According to the press notes for Lindsay Anderson’s 1975 drawing room drama, “’In Celebration,’ the film was, to Anderson, the most authentic record of both his work at the Royal Court Theatre and of what he would call the Royal Court style.” Reading this little tidbit, one word stands out: record. For “In Celebration,” while a heartfelt study of Britain’s clash of class systems, as explored through the pinball machinations of three now professional sons bouncing against their still lower-class parents, is really nothing more than a record, a scrapbook snapshot of Anderson’s theater work. Save for a few, basically B-roll street images, this American Film Theatre production of a David Storey play, which stars the exceptional Alan Bates, James Bolam and Brian Cox as the uni-educated sons of a coal miner (played by Bill Owen with an ever-present twinkle in his eye) and his keeping-up-appearances housewife (a vivacious Constance Chapman), Anderson does not expand Storey’s talky drama, never widening his lens beyond the dreary childhood home where the sons return to celebrate their parents’ 40th wedding anniversary. It is a perfect example of the wrong medium for the right project, a recording of poignant drama for posterity rather than out of artistic necessity. “In Celebration” most definitely chafes at being made into a film.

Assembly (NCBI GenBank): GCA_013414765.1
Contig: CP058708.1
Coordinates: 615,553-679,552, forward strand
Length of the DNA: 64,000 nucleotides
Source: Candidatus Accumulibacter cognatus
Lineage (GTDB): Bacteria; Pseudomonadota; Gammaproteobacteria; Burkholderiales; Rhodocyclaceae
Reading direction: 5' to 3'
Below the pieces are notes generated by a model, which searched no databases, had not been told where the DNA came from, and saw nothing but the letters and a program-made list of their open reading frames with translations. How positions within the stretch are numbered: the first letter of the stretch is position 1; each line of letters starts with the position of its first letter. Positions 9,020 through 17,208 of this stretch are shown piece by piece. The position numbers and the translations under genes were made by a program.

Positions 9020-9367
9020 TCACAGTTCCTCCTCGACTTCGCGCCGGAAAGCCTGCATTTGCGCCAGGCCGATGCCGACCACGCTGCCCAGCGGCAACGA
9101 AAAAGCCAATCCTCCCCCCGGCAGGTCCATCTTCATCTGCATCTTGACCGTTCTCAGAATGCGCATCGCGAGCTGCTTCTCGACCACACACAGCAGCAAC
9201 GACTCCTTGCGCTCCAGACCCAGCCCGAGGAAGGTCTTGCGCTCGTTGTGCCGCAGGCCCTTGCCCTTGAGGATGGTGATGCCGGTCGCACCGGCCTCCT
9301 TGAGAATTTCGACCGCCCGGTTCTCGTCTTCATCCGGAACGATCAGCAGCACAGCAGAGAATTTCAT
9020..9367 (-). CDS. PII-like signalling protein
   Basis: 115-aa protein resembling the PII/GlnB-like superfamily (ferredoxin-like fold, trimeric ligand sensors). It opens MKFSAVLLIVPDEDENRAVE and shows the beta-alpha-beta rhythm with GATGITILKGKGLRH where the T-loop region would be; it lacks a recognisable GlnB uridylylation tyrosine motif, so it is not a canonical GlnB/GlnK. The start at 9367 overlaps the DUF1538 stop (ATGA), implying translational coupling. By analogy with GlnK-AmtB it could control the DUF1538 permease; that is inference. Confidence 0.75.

To read the rest of my essay in honor of the “Lindsay Anderson: Revolutionary Romantic” retro at Lincoln Center, visit The House Next Door.